369 F.3d 682 (2nd Cir. 2004), 02-1645, United States v. Geibel

Docket Nº02-1645(L), 02-1651, 02-1667.
Citation369 F.3d 682
Party NameUNITED STATES of America, Appellee, v. Jon GEIBEL, Chad L. Conner, and Gordon K. Allen, Jr., Defendants-Appellants.
Case DateMay 28, 2004
CourtUnited States Courts of Appeals, Court of Appeals for the Second Circuit

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369 F.3d 682 (2nd Cir. 2004)

UNITED STATES of America, Appellee,

v.

Jon GEIBEL, Chad L. Conner, and Gordon K. Allen, Jr., Defendants-Appellants.

No. 02-1645(L), 02-1651, 02-1667.

United States Court of Appeals, Second Circuit

May 28, 2004

Argued: Nov. 20, 2003.

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Robert J. Anello, Morvillo, Abramowitz, Grand, Iason & Silberberg, P.C., New York, N.Y. (Daniel L. Rashbaum, Morvillo, Abramowitz, Grand, Iason & Silberger, P.C.; Neil & Harwell, PLC, Nashville, TN, on the brief), for Defendant-Appellant Geibel.

Arza Feldman, Feldman & Feldman, (Steven A. Feldman, on the brief), Hauppauge, NY, for Defendant-Appellant Allen.

Jane Simkin Smith, Millbrook, N.Y., for Defendant-Appellant Conner.

I. Bennett Capers, assistant United States Attorney for the Southern District of New York, (James B. Comey, United States Attorney for the Southern District

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of New York and Gary Stein, assistant United States Attorney, on the brief), New York, NY, for Appellee.

Before: OAKES, POOLER, and WESLEY Circuit Judges.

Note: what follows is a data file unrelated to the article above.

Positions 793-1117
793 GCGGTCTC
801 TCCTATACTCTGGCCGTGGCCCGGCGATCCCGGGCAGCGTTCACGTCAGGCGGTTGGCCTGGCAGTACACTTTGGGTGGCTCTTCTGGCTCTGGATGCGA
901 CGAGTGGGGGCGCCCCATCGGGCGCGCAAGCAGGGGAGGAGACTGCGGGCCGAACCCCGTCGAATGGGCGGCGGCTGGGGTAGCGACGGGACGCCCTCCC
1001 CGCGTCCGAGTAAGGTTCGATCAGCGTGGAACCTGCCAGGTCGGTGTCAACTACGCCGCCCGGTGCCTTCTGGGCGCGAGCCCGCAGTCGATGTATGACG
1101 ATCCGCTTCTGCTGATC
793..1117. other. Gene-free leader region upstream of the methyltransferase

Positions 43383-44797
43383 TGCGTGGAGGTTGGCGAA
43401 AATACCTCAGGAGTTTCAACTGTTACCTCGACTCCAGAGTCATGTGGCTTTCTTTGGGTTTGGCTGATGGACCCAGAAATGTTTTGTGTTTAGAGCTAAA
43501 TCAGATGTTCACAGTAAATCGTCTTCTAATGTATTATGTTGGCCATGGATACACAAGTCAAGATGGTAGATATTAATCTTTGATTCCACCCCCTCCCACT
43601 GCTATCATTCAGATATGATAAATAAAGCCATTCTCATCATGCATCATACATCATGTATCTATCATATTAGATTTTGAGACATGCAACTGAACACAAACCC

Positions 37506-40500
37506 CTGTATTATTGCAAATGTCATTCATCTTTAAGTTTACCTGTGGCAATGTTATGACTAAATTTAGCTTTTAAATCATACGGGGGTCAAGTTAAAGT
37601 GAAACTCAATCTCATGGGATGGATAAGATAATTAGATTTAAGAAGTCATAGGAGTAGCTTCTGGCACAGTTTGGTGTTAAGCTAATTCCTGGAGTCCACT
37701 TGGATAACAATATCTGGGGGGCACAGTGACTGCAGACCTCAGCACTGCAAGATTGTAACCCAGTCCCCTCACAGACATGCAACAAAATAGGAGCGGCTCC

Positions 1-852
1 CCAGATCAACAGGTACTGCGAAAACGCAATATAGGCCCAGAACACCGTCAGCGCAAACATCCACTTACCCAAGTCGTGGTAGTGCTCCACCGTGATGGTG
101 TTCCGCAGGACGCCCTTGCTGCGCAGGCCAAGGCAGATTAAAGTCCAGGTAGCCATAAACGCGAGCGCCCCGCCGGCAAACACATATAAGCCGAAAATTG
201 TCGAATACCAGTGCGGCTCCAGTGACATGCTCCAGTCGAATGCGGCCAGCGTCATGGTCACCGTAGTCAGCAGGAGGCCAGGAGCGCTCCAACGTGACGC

POOLER, Circuit Judge.

Defendants-Appellants John Geibel, Chad L. Conner, and Gordon K. Allen, Jr. appeal from judgments of conviction entered on October 29, 2002 in the United States District Court for the Southern District of New York (Daniels, J.) following a three-week retrial. The jury convicted each defendant on each count in which he was named. The Indictment charged defendants with conspiracy to commit insider trading, numerous counts of insider trading, conspiracy to commit commercial bribery, and commercial bribery. On October 18, 2002, the district court sentenced Conner, Allen and Geibel principally to 50, 40 and 36 months incarceration, respectively.

BACKGROUND

In late 1997, John Freeman, employed as a part-time temporary word processor at Goldman Sachs & Co., Inc. ("Goldman Sachs"), a global investment banking and securities firm, and later Credit Suisse First Boston ("CSFB"), another investment bank, began misappropriating nonpublic information concerning impending mergers and acquisitions. Rather than trade in his own account, Freeman disclosed that information to approximately 15 to 20 individuals with the understanding and agreement that they would share a portion of their trading profits with him. Freeman began disclosing inside information to two individuals, James Cooper and Benton Erskine, whom he met in an Internet chatroom. Freeman's agreement with them, like with others, was that he would provide inside information for a percentage of their trading profits. The trio agreed that Freeman would be paid a percentage, which varied from 10%, to 30%, to 50%, of Cooper's and Erskine's trading profits. Freeman initially met with Cooper and Erskine in an AOL chatroom entitled the "YAK chatroom" to provide them with tips. Eventually, Freeman used three different AOL chatrooms, and later, upon growing concerns of detection, communicated with them through instant messaging. To further avoid detection, their communications were sometimes coded.

During the course of the scheme, Cooper received Freeman's permission to tip other individuals that might be able to assist them. Cooper asked and received permission from Freeman to include his brother, Benjamin Cooper, who was an active stock trader. On some occasions, Benjamin would communicate directly with Freeman over the Internet. Cooper also asked and received permission from Freeman to include Charles Deon Benson, a wealthy dentist in Smith Grove, Kentucky. Because Benson frequently traded large amounts of money in the stock market, he could assist the scheme by acting as a middleman to purchase securities.